Victory: An Island Tale

Front Cover
Penguin Books, 1963 - Abused women - 327 pages
The last word of this novel was written on 29 May 1914. And that last word was the single word of the title. Those were the times of peace. Now that the moment of publication approaches I have been considering the discretion of altering the title-page. The word Victory the shining and tragic goal of noble effort, appeared too great, too august, to stand at the head of a mere novel. There was also the possibility of falling under the suspicion of commercial astuteness deceiving the public into the belief that the book had something to do with war. Of that, however, I was not afraid very much. What influenced my decision most were the obscure promptings of that pagan residuum of awe and wonder which lurks still at the bottom of our old humanity. Victory was the last word I had written in peace-time. It was the last literary thought which had occurred to me before the doors of the Temple of Janus flying open with a crash shook the minds, the hearts, the consciences of men all over the world. Such coincidence could not be treated lightly. And I made up my mind to let the word stand, in the same hopeful spirit in which some simple citizen of Old Rome would have accepted the Omen.

From inside the book

What people are saying - Write a review

We haven't found any reviews in the usual places.

Other editions - View all

Common terms and phrases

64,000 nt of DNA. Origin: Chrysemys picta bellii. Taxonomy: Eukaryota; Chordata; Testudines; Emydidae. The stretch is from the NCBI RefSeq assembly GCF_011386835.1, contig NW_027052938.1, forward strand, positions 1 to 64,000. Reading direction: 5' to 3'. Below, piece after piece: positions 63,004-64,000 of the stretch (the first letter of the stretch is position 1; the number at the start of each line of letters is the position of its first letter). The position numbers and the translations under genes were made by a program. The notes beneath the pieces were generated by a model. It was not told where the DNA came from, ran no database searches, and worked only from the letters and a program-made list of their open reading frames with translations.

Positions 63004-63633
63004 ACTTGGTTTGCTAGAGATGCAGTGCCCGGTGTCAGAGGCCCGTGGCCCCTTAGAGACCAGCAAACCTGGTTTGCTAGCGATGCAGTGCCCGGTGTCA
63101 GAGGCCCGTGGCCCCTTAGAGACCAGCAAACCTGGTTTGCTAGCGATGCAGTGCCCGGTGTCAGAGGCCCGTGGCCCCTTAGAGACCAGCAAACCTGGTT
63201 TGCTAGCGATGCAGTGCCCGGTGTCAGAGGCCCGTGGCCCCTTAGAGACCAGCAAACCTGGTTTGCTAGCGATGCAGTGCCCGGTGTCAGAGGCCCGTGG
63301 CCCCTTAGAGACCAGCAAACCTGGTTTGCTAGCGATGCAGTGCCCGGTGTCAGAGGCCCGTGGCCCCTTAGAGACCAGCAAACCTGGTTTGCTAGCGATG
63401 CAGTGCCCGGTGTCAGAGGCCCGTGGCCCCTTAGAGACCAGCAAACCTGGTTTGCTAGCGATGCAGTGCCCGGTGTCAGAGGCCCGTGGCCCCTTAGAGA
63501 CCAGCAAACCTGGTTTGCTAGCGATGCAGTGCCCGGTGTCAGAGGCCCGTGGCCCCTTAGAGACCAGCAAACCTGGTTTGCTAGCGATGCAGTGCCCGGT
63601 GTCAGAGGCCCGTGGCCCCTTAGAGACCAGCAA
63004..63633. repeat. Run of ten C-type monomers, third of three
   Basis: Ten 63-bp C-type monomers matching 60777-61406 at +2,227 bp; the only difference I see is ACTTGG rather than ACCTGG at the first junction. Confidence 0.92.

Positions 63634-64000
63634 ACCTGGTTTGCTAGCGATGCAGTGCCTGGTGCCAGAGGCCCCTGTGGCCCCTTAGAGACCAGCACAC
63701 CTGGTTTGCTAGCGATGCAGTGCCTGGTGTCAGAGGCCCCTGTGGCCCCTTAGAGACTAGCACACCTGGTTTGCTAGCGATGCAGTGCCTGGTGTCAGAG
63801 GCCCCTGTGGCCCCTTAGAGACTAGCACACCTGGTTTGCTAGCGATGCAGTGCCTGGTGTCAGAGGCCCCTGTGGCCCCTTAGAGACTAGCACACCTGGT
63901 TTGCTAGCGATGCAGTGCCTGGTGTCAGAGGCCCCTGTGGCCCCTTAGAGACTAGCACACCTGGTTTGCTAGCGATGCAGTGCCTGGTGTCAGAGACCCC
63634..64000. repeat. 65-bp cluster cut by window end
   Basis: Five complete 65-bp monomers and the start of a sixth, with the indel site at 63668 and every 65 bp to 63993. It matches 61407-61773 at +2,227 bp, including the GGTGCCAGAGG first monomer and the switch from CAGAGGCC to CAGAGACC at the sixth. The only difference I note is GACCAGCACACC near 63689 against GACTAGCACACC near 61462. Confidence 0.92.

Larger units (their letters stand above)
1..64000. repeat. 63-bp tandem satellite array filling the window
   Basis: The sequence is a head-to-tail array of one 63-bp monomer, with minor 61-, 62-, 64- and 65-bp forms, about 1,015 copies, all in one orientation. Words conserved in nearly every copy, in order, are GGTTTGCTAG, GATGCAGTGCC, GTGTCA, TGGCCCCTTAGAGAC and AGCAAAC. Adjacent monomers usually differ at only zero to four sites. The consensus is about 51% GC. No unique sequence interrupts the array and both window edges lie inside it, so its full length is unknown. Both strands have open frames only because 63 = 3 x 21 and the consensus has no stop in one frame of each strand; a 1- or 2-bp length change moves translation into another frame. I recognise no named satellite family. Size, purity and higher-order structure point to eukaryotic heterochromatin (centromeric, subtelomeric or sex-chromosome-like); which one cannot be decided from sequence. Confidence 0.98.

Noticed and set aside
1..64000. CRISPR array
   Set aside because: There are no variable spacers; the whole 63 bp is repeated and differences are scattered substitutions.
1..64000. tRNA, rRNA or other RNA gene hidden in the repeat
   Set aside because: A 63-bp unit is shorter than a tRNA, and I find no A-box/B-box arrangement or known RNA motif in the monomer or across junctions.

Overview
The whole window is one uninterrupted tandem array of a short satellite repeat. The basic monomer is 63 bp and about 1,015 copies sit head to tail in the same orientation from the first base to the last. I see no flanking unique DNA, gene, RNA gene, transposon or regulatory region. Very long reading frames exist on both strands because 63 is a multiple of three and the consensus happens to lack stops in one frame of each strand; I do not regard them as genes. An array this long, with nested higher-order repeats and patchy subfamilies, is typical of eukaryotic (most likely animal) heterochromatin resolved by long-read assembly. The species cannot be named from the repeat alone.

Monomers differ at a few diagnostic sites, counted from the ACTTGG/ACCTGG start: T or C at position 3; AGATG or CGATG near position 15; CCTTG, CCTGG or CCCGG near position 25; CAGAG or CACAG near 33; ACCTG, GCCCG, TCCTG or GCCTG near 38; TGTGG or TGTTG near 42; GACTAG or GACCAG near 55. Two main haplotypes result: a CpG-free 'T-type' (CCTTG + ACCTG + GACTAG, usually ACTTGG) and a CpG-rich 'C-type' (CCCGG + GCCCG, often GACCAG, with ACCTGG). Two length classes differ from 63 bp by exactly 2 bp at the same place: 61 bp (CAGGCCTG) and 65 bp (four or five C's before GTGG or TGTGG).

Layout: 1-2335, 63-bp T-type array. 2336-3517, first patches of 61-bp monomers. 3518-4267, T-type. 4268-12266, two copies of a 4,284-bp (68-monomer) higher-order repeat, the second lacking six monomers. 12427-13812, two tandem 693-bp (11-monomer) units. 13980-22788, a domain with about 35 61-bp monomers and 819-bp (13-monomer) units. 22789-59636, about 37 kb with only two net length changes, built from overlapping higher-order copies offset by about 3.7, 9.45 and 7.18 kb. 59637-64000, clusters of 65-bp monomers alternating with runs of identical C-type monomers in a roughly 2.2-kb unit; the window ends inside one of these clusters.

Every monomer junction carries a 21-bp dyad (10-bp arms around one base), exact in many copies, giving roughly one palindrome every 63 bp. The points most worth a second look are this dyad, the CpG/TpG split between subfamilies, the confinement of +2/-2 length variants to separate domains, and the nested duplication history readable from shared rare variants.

References to this book

About the author (1963)

Joseph Conrad is recognized as one of the 20th century's greatest English language novelists. He was born Jozef Konrad Nalecz Korzeniowski on December 3, 1857, in the Polish Ukraine. His father, a writer and translator, was from Polish nobility, but political activity against Russian oppression led to his exile. Conrad was orphaned at a young age and subsequently raised by his uncle. At 17 he went to sea, an experience that shaped the bleak view of human nature which he expressed in his fiction. In such works as Lord Jim (1900), Youth (1902), and Nostromo (1904), Conrad depicts individuals thrust by circumstances beyond their control into moral and emotional dilemmas. His novel Heart of Darkness (1902), perhaps his best known and most influential work, narrates a literal journey to the center of the African jungle. This novel inspired the acclaimed motion picture Apocalypse Now. After the publication of his first novel, Almayer's Folly (1895), Conrad gave up the sea. He produced thirteen novels, two volumes of memoirs, and twenty-eight short stories. He died on August 3, 1924, in England.

Bibliographic information